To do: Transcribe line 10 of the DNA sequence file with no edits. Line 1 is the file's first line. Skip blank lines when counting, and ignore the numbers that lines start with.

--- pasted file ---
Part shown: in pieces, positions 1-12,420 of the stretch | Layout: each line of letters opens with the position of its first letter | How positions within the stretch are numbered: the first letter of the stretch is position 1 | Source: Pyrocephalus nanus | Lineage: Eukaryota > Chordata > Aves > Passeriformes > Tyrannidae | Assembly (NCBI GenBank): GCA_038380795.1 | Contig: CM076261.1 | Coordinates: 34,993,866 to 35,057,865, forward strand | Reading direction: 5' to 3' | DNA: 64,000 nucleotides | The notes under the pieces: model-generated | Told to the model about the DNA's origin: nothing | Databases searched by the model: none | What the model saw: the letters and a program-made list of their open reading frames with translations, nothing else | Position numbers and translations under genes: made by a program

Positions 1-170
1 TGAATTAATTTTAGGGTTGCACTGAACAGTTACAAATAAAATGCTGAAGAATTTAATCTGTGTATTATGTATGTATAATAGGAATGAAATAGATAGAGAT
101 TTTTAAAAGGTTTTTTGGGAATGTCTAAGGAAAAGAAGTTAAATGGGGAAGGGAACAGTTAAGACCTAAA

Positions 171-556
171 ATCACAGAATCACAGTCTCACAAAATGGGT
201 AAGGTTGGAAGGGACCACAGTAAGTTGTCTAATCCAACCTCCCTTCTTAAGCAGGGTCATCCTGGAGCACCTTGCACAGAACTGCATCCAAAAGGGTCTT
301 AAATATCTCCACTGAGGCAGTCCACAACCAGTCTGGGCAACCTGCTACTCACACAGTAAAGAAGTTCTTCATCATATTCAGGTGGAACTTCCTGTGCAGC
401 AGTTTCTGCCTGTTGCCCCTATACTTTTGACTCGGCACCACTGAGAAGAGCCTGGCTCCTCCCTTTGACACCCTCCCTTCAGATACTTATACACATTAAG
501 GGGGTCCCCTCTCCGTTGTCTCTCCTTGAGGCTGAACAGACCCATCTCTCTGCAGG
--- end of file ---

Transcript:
501 GGGGTCCCCTCTCCGTTGTCTCTCCTTGAGGCTGAACAGACCCATCTCTCTGCAGG